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I'm on the Tower of the Swallow but I'm just not feeling it anymore. I enjoyed the short story ones of Geralt going around witchering (?) but I'm just lacking the will to go on any further now. Maybe something gets lost in the translation but to be honest if it wasn't for the fact that I liked the games so much I don't think I would have made it past Blood of Elves

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I'm coming somewhat late to this, but of the two Witcher books I've read, I enjoyed The Last Wish quite a lot and thought Blood of Elves was much weaker. The short-story structure of The Last Wish, and its references to fairy tales, reminds me of The Bloody Chamber, although it's more fun than that. It's got flaws, but I'd like to read more fantasy like it.

Out of interest I wrote a short review of it, here: http://www.sffchronicles.co.uk/forum/531239-the-last-wish-by-andrzej-sapkowski.html

Blood of Elves seemed much less good to me. It felt like a lot of preliminary throat-clearing before starting the typical multi-book quest story. However I'd probably read further Witcher books, as I liked the way Sapkowski fitted ideas into his stories.

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Baptism of Fire will be published in March 2014. Here is the plot synopsis:

The Wizards Guild has been shattered by a coup and, in the uproar, Geralt was seriously injured. The Witcher is supposed to be a guardian of the innocent, a protector of those in need, a defender against powerful and dangerous monsters that prey on men in dark times.

But now that dark times have fallen upon the world, Geralt is helpless until he has recovered from his injuries.

While war rages across all of the lands, the future of magic is under threat and those sorcerers who survive are determined to protect it. It's an impossible situation in which to find one girl - Ciri, the heiress to the throne of Cintra, has vanished - until a rumour places her in the Niflgaard court, preparing to marry the Emperor.

Injured or not, Geralt has a rescue mission on his hands.

http://www.amazon.co...73993768&sr=1-1

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Saw Time of Contempt on the bookshelves today, so it's finally happened. The balloon has gone up. Etc.

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A bit of an upset over the quality of the translation for Time of Contempt. They've switched the anglicized versions of polish names/words back to polish, which is surely a good thing, but otherwise pretty much every review I've read notes its discontent with the quality of the translation.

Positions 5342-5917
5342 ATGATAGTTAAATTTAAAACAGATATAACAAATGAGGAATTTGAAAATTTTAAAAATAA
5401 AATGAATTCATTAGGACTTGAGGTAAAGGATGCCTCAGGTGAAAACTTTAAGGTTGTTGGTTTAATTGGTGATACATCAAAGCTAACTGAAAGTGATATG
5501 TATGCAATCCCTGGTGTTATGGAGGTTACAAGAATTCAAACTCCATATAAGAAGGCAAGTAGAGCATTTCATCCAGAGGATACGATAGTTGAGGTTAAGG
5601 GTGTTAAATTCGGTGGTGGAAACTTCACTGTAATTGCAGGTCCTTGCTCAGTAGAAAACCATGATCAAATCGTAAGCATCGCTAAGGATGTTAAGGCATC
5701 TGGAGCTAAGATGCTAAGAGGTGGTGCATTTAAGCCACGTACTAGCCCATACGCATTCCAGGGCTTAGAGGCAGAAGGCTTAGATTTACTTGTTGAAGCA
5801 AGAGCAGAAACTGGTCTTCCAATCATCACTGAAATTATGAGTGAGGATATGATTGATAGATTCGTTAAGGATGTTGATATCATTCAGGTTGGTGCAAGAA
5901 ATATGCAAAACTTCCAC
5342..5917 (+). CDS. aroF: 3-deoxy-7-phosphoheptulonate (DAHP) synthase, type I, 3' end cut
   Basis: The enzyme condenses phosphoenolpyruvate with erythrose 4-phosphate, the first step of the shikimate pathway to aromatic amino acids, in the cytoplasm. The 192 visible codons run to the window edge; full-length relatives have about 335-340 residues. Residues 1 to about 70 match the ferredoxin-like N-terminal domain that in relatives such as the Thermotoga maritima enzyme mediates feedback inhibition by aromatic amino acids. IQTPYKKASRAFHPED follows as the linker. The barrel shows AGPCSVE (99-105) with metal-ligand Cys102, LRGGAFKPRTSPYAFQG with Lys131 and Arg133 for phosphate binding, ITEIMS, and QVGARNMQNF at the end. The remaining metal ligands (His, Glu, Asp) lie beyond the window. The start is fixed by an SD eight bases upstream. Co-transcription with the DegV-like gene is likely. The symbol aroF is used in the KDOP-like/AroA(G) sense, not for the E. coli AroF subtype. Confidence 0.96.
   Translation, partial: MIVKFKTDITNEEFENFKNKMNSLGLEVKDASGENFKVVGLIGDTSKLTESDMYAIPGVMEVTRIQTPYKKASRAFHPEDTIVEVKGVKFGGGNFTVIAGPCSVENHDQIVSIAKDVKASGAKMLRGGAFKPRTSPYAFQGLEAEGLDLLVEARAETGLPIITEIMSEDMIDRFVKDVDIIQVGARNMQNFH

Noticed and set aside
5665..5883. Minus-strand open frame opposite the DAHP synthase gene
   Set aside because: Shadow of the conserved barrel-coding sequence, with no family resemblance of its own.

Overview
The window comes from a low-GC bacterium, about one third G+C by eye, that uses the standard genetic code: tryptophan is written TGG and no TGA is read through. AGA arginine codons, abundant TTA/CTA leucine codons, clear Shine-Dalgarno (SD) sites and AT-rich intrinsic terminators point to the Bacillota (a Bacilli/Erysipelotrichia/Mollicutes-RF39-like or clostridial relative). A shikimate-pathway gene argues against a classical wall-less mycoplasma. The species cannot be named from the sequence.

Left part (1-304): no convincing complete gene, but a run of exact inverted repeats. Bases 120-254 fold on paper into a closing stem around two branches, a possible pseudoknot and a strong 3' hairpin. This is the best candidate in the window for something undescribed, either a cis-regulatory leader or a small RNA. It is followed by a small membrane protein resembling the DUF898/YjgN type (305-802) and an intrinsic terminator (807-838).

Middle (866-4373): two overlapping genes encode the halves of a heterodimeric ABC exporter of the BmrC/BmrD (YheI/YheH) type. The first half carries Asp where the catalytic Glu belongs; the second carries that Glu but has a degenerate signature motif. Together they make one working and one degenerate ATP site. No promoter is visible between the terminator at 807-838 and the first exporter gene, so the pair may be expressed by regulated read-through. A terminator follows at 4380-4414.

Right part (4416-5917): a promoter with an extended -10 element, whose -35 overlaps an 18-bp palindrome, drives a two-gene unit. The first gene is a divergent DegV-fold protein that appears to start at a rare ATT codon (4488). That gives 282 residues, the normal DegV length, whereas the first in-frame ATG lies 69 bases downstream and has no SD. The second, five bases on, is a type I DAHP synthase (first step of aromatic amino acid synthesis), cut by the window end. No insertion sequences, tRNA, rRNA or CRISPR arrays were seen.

eta - also, about zero publicity, so it looks like Gollanz has given up on this series.

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The new book from The Witcher world officially confirmed. Publication date (in Poland): November 6th 2013. The title: The Witcher. Storm Season. But the first chapter available online is definitely not optimistic. Looks like author's short of money or something. As far as I can tell it is set few years before The Sword of Destiny (second short stories collection). But the writing is very far from his best form.


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I have enjoyed the PC games so I am interested in getting into the books as well. Although I have heard some bad things about the English translations....



How do the Witcher books compare to ASOIAF?


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I'm almost done reading the various translations of Time of Contempt (Spanish, Italian, French, English, German). The English translation seems a bit better than the previous two (more wit), but there's a conscious choice to use more modernized terms than to employ elaborate wordplay using quasi-antiquated speech. The Spanish and Italian translations are a bit more literal (although the Italian, like the English, chooses to translate Jaskier's name into flowery-appropriate names, while the Spanish - and French - use Jaskier throughout) and both (especially the Spanish) use alternate address forms much more frequently than does the English translation. So far, I would probably say that I still prefer the Spanish translation, although none of the ones I've read at least 50% through (all but the German, which I've yet to begin) are poor. Rather, each translator has made his/her decisions on how to render words in a way that suits their intended audiences. While I didn't agree with some of David French's choices, I do have to say that his translation is much easier to follow than were Danusia Stok's.